The so-called “commodity bloc” currencies remain firmly anchored to stock markets, the reflection of a sensitivity to the trajectory of global economic growth underpinning the trends driving both sets of assets. As elsewhere this week, this puts the spotlight on the Greek austerity vote for the majority of the week – an arrangement that suggests the path of least resistance is to the upside – but leaves the door open for a reversal as US ISM figures cross the wires. Australian Private-Sector Credit, New Zealand Business Confidence as well as Canadian CPI and GDP figures headline the homegrown data docket.
US Dollar to Trim Recent Gains as Greece Passes Budget Plan body Picture 9 forex
Source: Bloomberg
US Dollar to Trim Recent Gains as Greece Passes Budget Plan body Picture 10 forex
Source: Bloomberg
US Dollar to Trim Recent Gains as Greece Passes Budget Plan body Picture 11 forex
 Source: Bloomberg

The Deficit Is Worse Than We Think


Normal interest rates would raise debt-service costs by $4.9 trillion over 10 years, dwarfing the savings from any currently contemplated budget deal.

Washington is struggling to make a deal that will couple an increase in the debt ceiling with a long-term reduction in spending. There is no reason for the players to make their task seem even more Herculean than it already is. But we should be prepared for upward revisions in official deficit projections in the years ahead—even if a deal is struck. There are at least three major reasons for concern.

First, a normalization of interest rates would upend any budgetary deal if and when one should occur. At present, the average cost of Treasury borrowing is 2.5%. The average over the last two decades was 5.7%. Should we ramp up to the higher number, annual interest expenses would be roughly $420 billion higher in 2014 and $700 billion higher in 2020. 

The 10-year rise in interest expense would be $4.9 trillion higher under "normalized" rates than under the current cost of borrowing. Compare that to the $2 trillion estimate of what the current talks about long-term deficit reduction may produce, and it becomes obvious that the gains from the current deficit-reduction efforts could be wiped out by normalization in the bond market.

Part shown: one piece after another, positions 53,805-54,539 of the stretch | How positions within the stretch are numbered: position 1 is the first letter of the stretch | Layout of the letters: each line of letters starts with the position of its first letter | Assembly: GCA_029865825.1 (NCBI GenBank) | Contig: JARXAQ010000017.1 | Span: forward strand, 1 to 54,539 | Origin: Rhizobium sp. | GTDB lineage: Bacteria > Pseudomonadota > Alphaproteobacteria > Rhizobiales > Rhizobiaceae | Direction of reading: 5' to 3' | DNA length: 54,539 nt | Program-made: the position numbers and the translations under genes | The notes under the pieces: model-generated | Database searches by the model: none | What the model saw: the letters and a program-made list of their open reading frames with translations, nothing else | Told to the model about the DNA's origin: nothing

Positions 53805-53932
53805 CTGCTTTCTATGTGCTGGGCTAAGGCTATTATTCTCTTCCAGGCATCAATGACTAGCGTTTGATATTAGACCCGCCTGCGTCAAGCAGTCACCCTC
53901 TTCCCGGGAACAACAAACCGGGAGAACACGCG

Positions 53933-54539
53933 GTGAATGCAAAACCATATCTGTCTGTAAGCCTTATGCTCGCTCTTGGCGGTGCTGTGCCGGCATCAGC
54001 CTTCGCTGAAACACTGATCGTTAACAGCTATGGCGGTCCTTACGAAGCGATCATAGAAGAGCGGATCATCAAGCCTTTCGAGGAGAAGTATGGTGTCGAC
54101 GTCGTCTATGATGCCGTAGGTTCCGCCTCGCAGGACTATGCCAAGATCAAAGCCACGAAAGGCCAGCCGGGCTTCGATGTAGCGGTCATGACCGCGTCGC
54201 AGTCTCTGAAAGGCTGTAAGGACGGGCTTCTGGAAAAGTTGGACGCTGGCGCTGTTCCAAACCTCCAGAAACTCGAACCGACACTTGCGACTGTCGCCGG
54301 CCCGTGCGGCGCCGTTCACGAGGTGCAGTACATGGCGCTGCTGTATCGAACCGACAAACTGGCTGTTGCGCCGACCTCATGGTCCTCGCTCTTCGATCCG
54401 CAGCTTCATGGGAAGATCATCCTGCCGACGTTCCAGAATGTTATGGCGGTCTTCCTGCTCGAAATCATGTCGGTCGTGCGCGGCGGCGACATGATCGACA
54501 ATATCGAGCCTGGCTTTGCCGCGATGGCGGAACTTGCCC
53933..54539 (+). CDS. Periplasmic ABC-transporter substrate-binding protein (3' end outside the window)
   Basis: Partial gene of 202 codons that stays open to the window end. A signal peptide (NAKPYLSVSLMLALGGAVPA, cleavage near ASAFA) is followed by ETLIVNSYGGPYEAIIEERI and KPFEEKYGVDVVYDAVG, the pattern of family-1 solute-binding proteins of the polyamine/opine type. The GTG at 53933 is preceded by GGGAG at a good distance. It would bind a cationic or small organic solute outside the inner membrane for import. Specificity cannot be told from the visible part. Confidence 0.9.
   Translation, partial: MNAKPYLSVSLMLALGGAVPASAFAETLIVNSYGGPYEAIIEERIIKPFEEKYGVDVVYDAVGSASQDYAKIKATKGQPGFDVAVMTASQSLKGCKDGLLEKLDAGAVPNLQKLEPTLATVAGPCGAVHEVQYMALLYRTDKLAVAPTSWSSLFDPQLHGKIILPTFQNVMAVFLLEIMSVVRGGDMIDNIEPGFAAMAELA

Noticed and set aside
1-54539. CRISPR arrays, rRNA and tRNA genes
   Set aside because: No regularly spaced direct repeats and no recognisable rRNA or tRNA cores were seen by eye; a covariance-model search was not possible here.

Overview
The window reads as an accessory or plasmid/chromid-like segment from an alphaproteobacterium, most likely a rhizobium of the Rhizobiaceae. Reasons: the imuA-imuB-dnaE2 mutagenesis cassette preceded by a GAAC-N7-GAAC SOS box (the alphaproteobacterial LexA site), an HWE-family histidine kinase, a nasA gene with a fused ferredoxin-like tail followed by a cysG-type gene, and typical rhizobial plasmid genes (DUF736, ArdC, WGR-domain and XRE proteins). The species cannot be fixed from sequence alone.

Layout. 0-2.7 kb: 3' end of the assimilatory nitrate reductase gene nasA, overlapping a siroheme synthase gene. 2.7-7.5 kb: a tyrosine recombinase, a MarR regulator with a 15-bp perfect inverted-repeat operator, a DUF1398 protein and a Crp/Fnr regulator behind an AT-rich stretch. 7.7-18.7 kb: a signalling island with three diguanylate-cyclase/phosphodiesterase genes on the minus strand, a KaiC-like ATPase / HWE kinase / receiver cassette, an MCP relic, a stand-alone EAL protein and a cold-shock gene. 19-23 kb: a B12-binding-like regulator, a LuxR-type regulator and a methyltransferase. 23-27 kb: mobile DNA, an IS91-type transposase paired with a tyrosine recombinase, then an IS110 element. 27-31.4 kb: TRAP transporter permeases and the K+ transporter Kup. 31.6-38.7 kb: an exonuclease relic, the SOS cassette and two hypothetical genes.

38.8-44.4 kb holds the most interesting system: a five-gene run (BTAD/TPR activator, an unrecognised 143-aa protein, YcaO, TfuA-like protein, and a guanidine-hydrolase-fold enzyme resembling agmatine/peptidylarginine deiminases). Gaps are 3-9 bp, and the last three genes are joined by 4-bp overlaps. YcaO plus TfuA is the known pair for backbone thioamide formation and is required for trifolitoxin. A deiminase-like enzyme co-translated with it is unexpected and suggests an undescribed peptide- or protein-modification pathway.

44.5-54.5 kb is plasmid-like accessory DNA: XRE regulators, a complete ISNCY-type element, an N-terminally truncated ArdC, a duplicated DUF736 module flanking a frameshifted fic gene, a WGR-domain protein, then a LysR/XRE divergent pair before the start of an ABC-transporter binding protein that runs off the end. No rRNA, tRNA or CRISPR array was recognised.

To some extent this is a controllable risk. The Federal Reserve could act aggressively by purchasing even more bonds, or targeting rates further out on the yield curve, to slow any rise in the cost of Treasury borrowing. Of course, this carries its own set of risks, not the least among them an adverse reaction by our lenders. Suffice it to say, though, that given all that is at stake, Fed interest-rate policy will increasingly have to factor in the effects of any rate hike on the fiscal position of the Treasury.

The second reason for concern is that official growth forecasts are much higher than what the academic consensus believes we should expect after a financial crisis. That consensus holds that economies tend to return to trend growth of about 2.5%, without ever recapturing what was lost in the downturn.

But the president's budget of February 2011 projects economic growth of 4% in 2012, 4.5% in 2013, and 4.2% in 2014. That budget also estimates that the 10-year budget cost of missing the growth estimate by just one point for one year is $750 billion. So, if we just grow at trend those three years, we will miss the president's forecast by a cumulative 5.2 percentage points and—using the numbers provided in his budget—incur additional debt of $4 trillion. That is the equivalent of all of the 10-year savings in Congressman Paul Ryan's budget, passed by the House in April, or in the Bowles-Simpson budget plan.

Third, it is increasingly clear that the long-run cost estimates of ObamaCare were well short of the mark because of the incentive that employers will have under that plan to end private coverage and put employees on the public system. Health and Human Services Secretary Kathleen Sebelius has already issued 1,400 waivers from the act's regulations for employers as large as McDonald's to stop them from dumping their employees' coverage. 

But a recent McKinsey survey, for example, found that 30% of employers with plans will likely take advantage of the system, with half of the more knowledgeable ones planning to do so. If this survey proves correct, the extra bill for taxpayers would be roughly $74 billion in 2014 rising to $85 billion in 2019, thanks to the subsidies provided to individuals and families purchasing coverage in the government's insurance exchanges. 

Underestimating the long-term budget situation is an old game in Washington. But never have the numbers been this large. 

There is no way to raise taxes enough to cover these problems. The tax-the-rich proposals of the Obama administration raise about $700 billion, less than a fifth of the budgetary consequences of the excess economic growth projected in their forecast. The whole $700 billion collected over 10 years would not even cover the difference in interest costs in any one year at the end of the decade between current rates and the average cost of Treasury borrowing over the last 20 years.